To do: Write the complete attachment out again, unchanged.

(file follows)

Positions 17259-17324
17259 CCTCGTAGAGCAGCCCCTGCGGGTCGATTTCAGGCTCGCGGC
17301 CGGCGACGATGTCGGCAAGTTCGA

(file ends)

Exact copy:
Positions 17259-17324
17259 CCTCGTAGAGCAGCCCCTGCGGGTCGATTTCAGGCTCGCGGC
17301 CGGCGACGATGTCGGCAAGTTCGA